Although many are surprised the lawsuit has survived this long,[32] the young plaintiffs have benefitted tremendously by being assigned a judge that is receptive to the plaintiffs’ theories[33] and willing to entertain plaintiffs’ “over one thousand pages of expert reports detailing the fundamental science of climate change . . . .”[34] Backed by scientific evidence—some of which has been contested by defendants[35]—the plaintiffs have been able to convince the judge that they have constitutional standing.[36] Most notably, the judge explained that since the emissions at issue “ma[d]e up a significant share of global emissions,” with the United States contributing up to twenty-five percent of global emissions, the injury could be linked to defendant’s behavior.[37] Further, while the judge acknowledged that redressability would be “scientifically complex,” the court accepted the notion that a favorable decision for the plaintiffs “would at least partially redress their asserted injuries . . . .”[38]

III. Environmental Science: Key to Article III Standing

While others have not been so bold as to take on the United States government, plaintiffs around the country are bringing climate change actions against various government and fossil fuel entities.[39] And the foot in the door for these cases is likely the growing body of accessible climate science,[40] which provides judges solid evidence on which to find standing. With seemingly more natural disasters happening each year, and the growing – almost irrefutable – link between climate change and these disasters,[41] the case for constitutional standing in climate change litigation could become more tempting for more judges. While the defendants of these cases will surely argue that this type of plaintiff does not have standing and that climate change is a political issue,[42] the fate of this battle likely turns on how much scientific evidence plaintiffs can get in front of the judge and how receptive that judge is to science-based standing.

  1. See Global Legal Actions, Our Children’s Trust, (last visited Feb. 16, 2019) (noting that young people globally are bringing legal actions to “compel science-based government action on climate change”). 
  2. See Ylan Nguyen, Constitutional Protection for Future Generations from Climate Change, 44 Hastings Const. L.Q. 347, 350 (2017) (noting that an “unstable climate . . . would rob [young people] of vital resources, such as fresh air and clean drinking water”). 
  3. See Theodore Okonkwo, Protecting the Environment and People from Climate Change through Climate Change Litigation, 10 J. Pol. & L. 66, 69 (2017). Courts will surely take cases questioning regulations, deregulations, or lack of regulation in the environmental law sphere. See Margaret Rosso Grossman, Climate Change and the Individual, 66 Am. J. Comp. L. 345, 368 (2018).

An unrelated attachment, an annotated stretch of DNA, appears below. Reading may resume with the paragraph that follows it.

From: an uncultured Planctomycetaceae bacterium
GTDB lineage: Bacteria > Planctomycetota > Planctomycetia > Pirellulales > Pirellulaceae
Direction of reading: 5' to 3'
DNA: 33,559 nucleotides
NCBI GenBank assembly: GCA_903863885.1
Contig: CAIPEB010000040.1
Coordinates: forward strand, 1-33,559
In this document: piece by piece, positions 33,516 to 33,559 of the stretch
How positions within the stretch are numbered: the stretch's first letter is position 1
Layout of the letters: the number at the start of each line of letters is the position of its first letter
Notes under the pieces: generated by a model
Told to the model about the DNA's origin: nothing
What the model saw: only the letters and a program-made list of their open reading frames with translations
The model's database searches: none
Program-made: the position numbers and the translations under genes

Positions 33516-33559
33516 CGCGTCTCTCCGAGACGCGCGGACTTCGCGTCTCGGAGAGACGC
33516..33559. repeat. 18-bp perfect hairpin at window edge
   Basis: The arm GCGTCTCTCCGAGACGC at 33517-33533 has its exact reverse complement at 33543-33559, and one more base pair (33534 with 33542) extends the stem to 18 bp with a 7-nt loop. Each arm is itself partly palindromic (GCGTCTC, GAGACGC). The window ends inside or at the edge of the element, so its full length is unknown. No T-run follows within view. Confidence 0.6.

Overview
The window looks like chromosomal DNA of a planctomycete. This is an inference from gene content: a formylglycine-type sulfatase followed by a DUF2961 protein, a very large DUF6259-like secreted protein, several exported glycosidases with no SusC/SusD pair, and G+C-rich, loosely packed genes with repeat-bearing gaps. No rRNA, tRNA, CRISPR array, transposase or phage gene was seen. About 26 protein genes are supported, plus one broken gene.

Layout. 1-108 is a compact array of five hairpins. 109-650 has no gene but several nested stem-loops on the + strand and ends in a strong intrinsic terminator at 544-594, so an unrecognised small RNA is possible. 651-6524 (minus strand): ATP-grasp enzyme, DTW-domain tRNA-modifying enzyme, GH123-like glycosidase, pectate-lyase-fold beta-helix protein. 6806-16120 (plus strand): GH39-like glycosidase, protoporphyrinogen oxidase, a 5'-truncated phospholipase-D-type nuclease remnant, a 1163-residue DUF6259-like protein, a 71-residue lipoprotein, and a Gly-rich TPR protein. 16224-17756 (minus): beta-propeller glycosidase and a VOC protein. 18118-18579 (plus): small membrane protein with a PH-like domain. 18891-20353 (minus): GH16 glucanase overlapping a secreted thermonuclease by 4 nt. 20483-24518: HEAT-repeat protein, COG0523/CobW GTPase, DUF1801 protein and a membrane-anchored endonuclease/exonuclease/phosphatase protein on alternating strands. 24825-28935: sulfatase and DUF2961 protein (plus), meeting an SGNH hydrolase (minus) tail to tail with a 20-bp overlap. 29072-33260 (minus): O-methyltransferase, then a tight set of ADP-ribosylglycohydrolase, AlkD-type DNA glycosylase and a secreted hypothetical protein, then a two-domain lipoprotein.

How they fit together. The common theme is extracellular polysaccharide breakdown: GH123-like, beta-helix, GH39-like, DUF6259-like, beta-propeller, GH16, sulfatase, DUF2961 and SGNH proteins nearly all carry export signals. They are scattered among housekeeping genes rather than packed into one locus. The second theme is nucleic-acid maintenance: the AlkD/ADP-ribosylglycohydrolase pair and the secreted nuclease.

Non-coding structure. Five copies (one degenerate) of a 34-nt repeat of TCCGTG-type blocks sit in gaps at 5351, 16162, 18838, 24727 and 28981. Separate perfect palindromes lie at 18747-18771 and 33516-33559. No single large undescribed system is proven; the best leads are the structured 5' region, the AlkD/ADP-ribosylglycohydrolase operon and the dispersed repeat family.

4. See Lujan v. Defenders of Wildlife, 504 U.S. 555 (1992). 
  5. See infra Part I. But see Massachusetts v. EPA, 549 U.S. 497, 521 (2007); Ylan Nguyen, supra note 2, at 359 (“[T]he Supreme Court found climate change claims justiciable.”). 
  6. See, e.g., 2018 Global Heat So Far, Climate Central (July 18, 2018), a Warmer World Primed California for Large Fires, National Geographic: Environment, (last visited Feb. 16, 2019); Water and Climate Change, United Nations Water, (last visited Feb. 16, 2019). 
  7. R. Henry Weaver & Douglas A. Kysar, Courting Disaster: Climate Change and the Adjudication of Catastrophe, 93 Notre Dame L. Rev. 295, 300 (2017) (“Catastrophe, rather, create situations of misalignment, where a void opens between normative structure and cognizable fact. Judges, more so than police, can reassert jurisdiction to close this gap.”). 
  8. Lujan, 504 U.S. at 560–61. 
  9. Id. 
  10. Id. 
  11. Id. 
  12. See Ylan Nguyen, supra note 2, at 358. 
  13. 549 U.S. 497 (2009). The case was one of procedural right, however, which has created less-than-perfect application to current climate change litigation. 
  14. Mass., 549 U.S. at 506. 
  15. Id. at 526. 
  16. Id. at 523. 
  17. Id. at 525. 
  18. Id. at 527. 
  19. See, e.g., Wash. Envtl. Council v. Bellon, 732 F.3d 1131, 1140–42 (9th Cir. 2013). The injury alleged, however, must be to the individual, not the environment. See NRDC v. EPA, 542 F.3d 1235, 1245 (9th Cir. 2008). 
  20. See Grossman, supra note 3, at 354. 
  21. 663 F. Supp. 2d. 863 (N.D. Cal. 2009). 
  22. Id. at 881. 
  23. See Grossman, supra note 3, at 360. This difficulty in establishing causation also occurs in cases where defendant is the government. See Bellon, 732 F.3d 1131 (9th Cir. 2013). 
  24. See Larson v. Valente, 456 U.S. 228 (1982). 
  25. Bellon, 732 F.3d at 1146–47. The court noted that the “relaxed” redressability standard of Massachusetts should not be applied to run-of-the-mill climate change actions, since Massachusetts provided a special carve out for sovereign interest. Id. at 1147. 
  26. Weaver & Kysar, supra note 7, at 325. 
  27. See Grossman, supra note 3, at 367. 
  28. See, e.g., Michael Burger & Jessica Wentz, Sabin Ctr. for Climate Change Law, A Preview of How Climate Science Could Play Out in ‘Juliana v. United States’ Courtroom, State of the Planet (Jan. 11, 2019),
  29. 217 F. Supp. 3d 1224 (D. Or. 2016). 
  30. Id. 
  31. In re United States, 139 S. Ct. 452 (2018). 
  32. See John Schwartz, Meet the Woman Helping Young People Sue the Trump Administration Over Climate Change, Independent (Oct. 24, 2018),
  33. Id. 
  34. Burger & Wentz, supra note 28. 
  35. Id. (noting that defendants have submitted reports “contesting the reliability, soundness and validity of the plaintiffs’ submissions”). 
  36. Juliana, 217 F. Supp. 3d at 1241, 1248. 
  37. Id. at 1245–46 (distinguishing Bellon). 
  38. Id. at 1248. 
  39. See Nicholas Kusnetz, A Surge of Climate Lawsuits Targets Human Rights, Damage from Fossil Fuels, Inside Climate News (Jan. 4, 2019),
  40. Id. (mentioning that “worsening natural disasters tied to climate change could prompt new lawsuits”). 
  41. See, e.g., John Schwartz, Young People Are Suing the Trump Administration Over Climate Change. She’s Their Lawyer, N.Y. Times (Oct. 23, 2018),
  42. Id. (noting the United States Department of Justices’ stance on the Juliana case).